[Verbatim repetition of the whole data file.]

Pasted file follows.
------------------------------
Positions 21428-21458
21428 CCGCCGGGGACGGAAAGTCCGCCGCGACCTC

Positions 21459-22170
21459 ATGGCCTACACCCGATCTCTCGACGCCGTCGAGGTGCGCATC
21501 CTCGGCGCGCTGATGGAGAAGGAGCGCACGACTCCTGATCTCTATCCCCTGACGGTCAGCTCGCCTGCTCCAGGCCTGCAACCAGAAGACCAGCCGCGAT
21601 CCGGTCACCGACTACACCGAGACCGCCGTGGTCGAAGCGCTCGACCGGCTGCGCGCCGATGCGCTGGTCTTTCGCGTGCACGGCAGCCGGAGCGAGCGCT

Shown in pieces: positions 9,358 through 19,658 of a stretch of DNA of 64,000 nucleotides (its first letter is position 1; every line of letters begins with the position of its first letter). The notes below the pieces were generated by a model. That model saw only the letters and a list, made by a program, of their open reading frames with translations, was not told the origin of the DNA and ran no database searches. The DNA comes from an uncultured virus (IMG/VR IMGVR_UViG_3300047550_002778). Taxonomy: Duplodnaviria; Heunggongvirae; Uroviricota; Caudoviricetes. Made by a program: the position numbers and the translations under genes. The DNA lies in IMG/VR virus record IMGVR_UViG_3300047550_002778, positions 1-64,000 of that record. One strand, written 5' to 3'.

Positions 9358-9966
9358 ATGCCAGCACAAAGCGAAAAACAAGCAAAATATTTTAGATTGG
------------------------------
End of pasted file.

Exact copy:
Positions 21428-21458
21428 CCGCCGGGGACGGAAAGTCCGCCGCGACCTC

Positions 21459-22170
21459 ATGGCCTACACCCGATCTCTCGACGCCGTCGAGGTGCGCATC
21501 CTCGGCGCGCTGATGGAGAAGGAGCGCACGACTCCTGATCTCTATCCCCTGACGGTCAGCTCGCCTGCTCCAGGCCTGCAACCAGAAGACCAGCCGCGAT
21601 CCGGTCACCGACTACACCGAGACCGCCGTGGTCGAAGCGCTCGACCGGCTGCGCGCCGATGCGCTGGTCTTTCGCGTGCACGGCAGCCGGAGCGAGCGCT

Shown in pieces: positions 9,358 through 19,658 of a stretch of DNA of 64,000 nucleotides (its first letter is position 1; every line of letters begins with the position of its first letter). The notes below the pieces were generated by a model. That model saw only the letters and a list, made by a program, of their open reading frames with translations, was not told the origin of the DNA and ran no database searches. The DNA comes from an uncultured virus (IMG/VR IMGVR_UViG_3300047550_002778). Taxonomy: Duplodnaviria; Heunggongvirae; Uroviricota; Caudoviricetes. Made by a program: the position numbers and the translations under genes. The DNA lies in IMG/VR virus record IMGVR_UViG_3300047550_002778, positions 1-64,000 of that record. One strand, written 5' to 3'.

Positions 9358-9966
9358 ATGCCAGCACAAAGCGAAAAACAAGCAAAATATTTTAGATTGG